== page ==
Piazza had been caught three days earlier with adult porn DVDs and an open bottle of vodka - both barred under the terms of his sentence - during a surprise probation department visit to his Warwick home.

"That is why I decided to do what I've done," he wrote, according to Biasotti.

"It certainly confirms our theory that this was a planned-out homicide-suicide," Biasotti said.

"He wasn't just randomly shooting people in the building. He passed many people to get to the people he intended to kill."

Biasotti scoffed at Piazza's claim that he had been framed, noting that Piazza gave a full confession after his arrest.

O'Brien's family said Piazza had threatened the office manager after he was fired.

"He said, 'I'm coming back for you,' " said O'Brien's son, Christian Schaare.

"She's the strongest woman I know," he said of his mother, a recent breast-cancer survivor.

"She lived more in the last four years than most people do in a lifetime . . . She always told me to never quit, to always keep going." ..Source.. by LORENA MONGELLI and MARSHA KRANES


Experts: No way to see it coming


Probably no one will ever know for sure what drove Victor Piazza to shoot three of his former supervisors and then kill himself at the Verla International factory on Monday.

And maybe there was no way to see it coming.

Barbara Weissman, a psychotherapist and licensed clinical social worker at Monroe-based A Counseling Service, said that type of rage is often born in childhood. Whether the cause is genetic, family, an overly stern teacher or something else, it can leave the person unable to deal with stress or authority figures.

When the rage finally comes out, Weissman said, it often has little to do with the recipient of a person's anger.

"They just represent all the authority figures throughout their lives," Weissman said.

Experts in the field of psychology agree it's normal to feel anger toward co-workers, family members and others. But most of us don't act on those feelings.

Paul Schwartz, a Mount Saint Mary College psychology professor, said when someone angers you — cuts you off in traffic, for example — your initial impulse might be toward violence. But then a more rational part of your brain quickly intervenes and reminds you that you could be punished if you attack that person.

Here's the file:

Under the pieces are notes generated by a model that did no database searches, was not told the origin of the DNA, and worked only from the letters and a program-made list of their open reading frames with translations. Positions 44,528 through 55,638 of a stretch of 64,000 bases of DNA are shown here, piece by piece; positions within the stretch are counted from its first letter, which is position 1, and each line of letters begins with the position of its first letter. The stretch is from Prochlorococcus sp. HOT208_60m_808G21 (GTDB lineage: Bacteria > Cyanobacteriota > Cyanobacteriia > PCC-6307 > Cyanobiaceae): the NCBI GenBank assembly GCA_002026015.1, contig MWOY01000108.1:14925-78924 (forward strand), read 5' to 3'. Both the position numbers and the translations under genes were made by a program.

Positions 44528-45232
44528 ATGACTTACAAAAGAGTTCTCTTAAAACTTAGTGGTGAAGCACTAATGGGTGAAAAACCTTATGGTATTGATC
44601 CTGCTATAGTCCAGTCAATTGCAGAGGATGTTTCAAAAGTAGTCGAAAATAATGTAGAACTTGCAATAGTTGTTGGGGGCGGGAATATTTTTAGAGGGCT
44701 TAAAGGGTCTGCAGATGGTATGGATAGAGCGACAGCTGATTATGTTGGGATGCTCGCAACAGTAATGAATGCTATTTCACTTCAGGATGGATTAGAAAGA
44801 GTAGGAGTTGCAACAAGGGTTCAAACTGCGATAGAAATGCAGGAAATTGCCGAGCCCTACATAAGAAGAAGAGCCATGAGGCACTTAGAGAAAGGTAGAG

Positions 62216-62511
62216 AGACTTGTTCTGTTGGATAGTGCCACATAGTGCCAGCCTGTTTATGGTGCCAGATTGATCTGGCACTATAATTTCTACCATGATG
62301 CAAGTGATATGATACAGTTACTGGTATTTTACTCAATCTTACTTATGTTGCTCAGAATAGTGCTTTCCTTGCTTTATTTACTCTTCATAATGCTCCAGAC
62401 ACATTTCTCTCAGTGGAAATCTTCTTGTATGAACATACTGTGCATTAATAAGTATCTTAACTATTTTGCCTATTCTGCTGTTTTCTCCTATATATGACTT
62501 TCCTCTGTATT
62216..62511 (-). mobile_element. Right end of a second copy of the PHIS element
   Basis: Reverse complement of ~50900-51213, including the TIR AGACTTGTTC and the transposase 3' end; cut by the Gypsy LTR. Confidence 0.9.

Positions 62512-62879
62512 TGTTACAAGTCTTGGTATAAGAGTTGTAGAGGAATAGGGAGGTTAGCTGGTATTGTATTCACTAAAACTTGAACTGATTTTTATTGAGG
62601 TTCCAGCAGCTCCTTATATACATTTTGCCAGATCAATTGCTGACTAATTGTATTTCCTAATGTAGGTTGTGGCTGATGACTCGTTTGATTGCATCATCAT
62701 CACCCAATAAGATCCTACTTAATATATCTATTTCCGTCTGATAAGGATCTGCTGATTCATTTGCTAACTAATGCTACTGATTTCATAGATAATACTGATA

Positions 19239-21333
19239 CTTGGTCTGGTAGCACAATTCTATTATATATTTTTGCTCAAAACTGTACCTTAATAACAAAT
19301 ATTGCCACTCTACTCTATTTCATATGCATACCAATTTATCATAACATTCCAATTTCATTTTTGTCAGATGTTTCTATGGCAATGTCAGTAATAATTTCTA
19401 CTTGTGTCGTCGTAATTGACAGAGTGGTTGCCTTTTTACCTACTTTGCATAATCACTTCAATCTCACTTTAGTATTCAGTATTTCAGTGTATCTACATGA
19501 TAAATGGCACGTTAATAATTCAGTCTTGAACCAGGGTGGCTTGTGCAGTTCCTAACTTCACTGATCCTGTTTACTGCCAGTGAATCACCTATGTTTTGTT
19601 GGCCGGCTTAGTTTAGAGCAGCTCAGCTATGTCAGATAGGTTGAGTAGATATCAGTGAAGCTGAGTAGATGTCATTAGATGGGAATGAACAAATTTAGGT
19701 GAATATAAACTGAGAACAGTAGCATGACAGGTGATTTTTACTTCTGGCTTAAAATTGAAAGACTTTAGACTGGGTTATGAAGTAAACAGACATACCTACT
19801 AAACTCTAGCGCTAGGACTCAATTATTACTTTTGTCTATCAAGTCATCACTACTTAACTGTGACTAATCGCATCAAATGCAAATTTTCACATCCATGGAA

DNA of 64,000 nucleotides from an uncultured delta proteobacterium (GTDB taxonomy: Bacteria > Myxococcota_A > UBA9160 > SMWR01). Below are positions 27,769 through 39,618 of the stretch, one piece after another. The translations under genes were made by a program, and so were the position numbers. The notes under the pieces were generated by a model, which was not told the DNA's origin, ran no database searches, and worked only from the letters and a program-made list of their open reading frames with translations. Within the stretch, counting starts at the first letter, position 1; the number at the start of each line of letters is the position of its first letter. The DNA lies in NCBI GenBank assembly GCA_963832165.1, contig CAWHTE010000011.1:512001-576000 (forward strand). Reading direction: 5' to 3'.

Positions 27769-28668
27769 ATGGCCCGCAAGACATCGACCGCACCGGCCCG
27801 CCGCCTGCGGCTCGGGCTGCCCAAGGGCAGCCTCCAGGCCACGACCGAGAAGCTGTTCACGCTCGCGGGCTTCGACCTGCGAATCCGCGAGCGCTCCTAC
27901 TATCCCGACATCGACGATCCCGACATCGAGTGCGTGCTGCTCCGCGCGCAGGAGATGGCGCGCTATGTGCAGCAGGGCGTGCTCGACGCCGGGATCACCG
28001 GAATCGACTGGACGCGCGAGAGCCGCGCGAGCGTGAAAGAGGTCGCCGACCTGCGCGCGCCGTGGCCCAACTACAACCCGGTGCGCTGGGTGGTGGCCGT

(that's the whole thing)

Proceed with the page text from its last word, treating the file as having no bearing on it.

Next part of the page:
Most people at that point let the anger go, but Schwartz said some people "are more impulse-driven than others."

Joel Neuman, a SUNY New Paltz business professor who studies workplace violence, said that "more often than not, these things happen either in close proximity to an incident or when people perceive, rightly or wrongly, that they've been mistreated."

But while most fired workers who commit acts of violence do so shortly after the firing, psychotherapist Renay Bevins-Pence of Therapy II in New Windsor said people who don't work out their anger never shed those feelings.

"A trigger can come at any time," she said.

For Piazza, that trigger might have been facing a probation violation and possible jail time.

Orange County District Attorney Frank Phillips said based on his long experience in law enforcement, it would not be out of the question for Piazza to have renewed anger and bitterness about his firing months after the fact.

Phillips theorized that Piazza's sex-offender designation, felony conviction and probation terms might have become an increasing annoyance.

"Maybe he was applying for a job and this came back to haunt him," Phillips said. "Maybe he was looking to move from the area, and he knew he had to register (as a sex offender). This could have been a delayed reaction."
..Source.. by Tim Logan and John Doherty

1 comment:

Anonymous said...

Clearly this is a case of extreme violence, suicide is one thing, this is awful.